Not enough new homes in Horry County to meet demand for sales this year

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HORRY COUNTY, SC (WBTW) — A warm winter pushed people to move to Horry County sooner than home builders could keep up with the demand, according to experts.

David Schwerd, Horry County Planning and Zoning Leader, says there was a two-month period where developers and engineering firms were unsure of what the demand for housing was going to be like when the economy slowed down.

“A lot of people came down early, prior to COVID, and bought up at lot of the stock,” Schwerd says. “So what we found is a lot of our larger developers have started to run short on actual land that is ready to build homes on.”

According to Schwerd, the biggest delay for developers was trying to get the lots prepared for houses to be built on after demand started to increase in May. “I think by July,” Schwerd said, “I think the permit numbers were at least as high, if not higher than they were last year.”

Annie Williams, a realtor in Horry County, says another speed bump for builders is that supplies are coming in much slower due to the pandemic.

The graph below shows the difference in housing inventory between 2019 and 2020 from January to September. The decrease in supply is about 30 percent from this point last year.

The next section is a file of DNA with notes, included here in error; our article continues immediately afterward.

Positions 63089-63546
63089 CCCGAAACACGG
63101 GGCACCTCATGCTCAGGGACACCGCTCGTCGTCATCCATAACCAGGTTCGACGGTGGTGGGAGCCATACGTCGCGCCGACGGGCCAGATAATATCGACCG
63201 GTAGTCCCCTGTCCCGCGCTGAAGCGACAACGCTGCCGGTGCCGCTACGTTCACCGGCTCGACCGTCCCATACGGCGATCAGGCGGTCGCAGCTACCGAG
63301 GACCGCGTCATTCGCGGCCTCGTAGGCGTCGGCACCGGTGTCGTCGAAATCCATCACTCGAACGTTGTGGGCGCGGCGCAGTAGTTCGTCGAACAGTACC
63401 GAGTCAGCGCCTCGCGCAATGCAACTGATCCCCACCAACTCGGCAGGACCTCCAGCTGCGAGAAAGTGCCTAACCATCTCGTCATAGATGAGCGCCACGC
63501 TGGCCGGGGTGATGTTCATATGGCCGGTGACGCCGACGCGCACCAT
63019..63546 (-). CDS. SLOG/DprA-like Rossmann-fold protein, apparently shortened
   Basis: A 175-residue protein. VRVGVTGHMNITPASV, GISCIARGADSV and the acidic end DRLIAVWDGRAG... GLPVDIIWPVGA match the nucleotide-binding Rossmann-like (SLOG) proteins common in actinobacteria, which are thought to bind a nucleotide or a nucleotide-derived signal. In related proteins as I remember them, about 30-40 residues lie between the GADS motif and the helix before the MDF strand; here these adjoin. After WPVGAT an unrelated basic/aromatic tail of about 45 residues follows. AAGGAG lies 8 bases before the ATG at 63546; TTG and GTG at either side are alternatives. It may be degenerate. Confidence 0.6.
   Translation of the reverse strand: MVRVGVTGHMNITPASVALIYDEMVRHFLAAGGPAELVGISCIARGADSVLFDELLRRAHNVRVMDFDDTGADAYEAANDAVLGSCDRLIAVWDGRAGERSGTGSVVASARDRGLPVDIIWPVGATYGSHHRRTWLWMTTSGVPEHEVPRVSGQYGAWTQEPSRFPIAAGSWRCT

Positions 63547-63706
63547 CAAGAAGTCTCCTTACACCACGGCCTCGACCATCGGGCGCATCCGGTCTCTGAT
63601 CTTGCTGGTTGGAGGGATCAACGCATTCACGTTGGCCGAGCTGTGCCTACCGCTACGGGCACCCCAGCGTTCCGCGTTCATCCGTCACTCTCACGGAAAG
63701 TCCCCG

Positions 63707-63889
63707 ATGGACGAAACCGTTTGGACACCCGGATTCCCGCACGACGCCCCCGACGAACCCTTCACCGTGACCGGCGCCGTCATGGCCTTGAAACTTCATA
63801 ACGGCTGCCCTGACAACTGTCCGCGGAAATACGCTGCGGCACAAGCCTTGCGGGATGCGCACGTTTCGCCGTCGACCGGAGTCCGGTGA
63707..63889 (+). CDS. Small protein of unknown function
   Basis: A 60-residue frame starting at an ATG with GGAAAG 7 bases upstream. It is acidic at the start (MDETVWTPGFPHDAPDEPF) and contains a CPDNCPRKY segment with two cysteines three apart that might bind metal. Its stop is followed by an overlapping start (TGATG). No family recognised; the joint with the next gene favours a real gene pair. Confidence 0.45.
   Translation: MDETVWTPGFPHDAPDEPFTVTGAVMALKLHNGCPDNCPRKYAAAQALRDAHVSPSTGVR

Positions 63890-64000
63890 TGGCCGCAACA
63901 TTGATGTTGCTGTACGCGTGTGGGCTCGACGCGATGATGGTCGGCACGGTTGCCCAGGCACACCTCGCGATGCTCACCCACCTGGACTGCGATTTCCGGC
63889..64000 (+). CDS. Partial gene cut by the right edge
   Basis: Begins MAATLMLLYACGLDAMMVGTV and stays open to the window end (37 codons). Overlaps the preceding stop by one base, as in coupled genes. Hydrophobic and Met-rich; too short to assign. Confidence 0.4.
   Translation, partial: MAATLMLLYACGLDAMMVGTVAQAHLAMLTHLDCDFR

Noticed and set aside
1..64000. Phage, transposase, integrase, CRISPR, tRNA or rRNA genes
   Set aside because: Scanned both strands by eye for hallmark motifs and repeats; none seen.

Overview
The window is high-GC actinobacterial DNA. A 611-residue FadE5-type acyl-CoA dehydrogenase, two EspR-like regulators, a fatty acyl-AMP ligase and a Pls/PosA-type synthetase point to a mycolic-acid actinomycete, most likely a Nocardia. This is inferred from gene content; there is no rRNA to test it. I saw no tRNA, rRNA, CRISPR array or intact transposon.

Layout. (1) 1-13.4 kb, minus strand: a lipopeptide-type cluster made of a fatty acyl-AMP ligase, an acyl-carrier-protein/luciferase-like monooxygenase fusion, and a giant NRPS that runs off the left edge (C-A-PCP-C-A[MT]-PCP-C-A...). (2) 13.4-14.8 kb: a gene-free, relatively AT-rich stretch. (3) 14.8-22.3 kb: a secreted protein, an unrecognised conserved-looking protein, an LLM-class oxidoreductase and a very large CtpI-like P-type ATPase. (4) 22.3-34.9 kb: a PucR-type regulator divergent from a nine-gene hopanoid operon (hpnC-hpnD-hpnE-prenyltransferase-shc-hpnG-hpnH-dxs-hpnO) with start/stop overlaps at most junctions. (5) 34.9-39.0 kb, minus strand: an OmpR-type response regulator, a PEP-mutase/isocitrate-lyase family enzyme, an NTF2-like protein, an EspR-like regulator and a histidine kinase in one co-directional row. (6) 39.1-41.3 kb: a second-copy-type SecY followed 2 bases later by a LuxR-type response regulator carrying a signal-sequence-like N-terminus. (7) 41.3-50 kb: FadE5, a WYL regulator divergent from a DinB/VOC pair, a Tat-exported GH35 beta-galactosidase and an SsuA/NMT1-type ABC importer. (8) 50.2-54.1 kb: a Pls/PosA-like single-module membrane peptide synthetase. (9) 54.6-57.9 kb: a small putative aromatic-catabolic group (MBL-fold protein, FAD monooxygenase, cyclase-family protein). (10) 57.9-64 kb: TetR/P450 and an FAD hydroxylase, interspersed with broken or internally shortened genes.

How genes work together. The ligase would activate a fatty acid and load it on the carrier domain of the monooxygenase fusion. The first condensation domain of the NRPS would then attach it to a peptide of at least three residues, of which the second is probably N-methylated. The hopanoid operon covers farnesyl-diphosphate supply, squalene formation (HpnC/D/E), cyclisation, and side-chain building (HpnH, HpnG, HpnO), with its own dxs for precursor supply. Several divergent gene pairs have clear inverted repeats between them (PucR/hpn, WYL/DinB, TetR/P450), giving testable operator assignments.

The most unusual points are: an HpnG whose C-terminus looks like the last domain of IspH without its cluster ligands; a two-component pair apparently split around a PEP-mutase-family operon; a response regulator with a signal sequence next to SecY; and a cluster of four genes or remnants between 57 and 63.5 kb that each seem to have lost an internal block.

“Things are coming in slower,” says Williams. “Prices have increased across the board, there’s an appliance issue. In order to get occupancy in a new build, you have to have certain things and if you can’t get a stove because the manufacturers aren’t making them fast enough, then you can’t sell the home.”

Ford Duncan, real estate advisor and operations manager for Duncan Group Properties, says a lack of sellers is another reason for the housing shortage.

“In a market where [you] have a lot of sellers or at least an equal amount of sellers and buyers, you have a stable inventory level,” Duncan said. “And right now, we just have way more buyers than we do sellers.”

The decrease in the housing supply coupled with an increase in demand for homes means that the prices of homes increase as well.

“To something as small and simple as a can of soda to something as large as an investment in a
home,” Duncan said, “when you have a lack of inventory that accounts for an increase in value.”

The graph below shows the difference in the average home price between 2019 and 2020 from January to September.

Information gathered from the Coastal Carolina Association of Realtors monthly market indicators.

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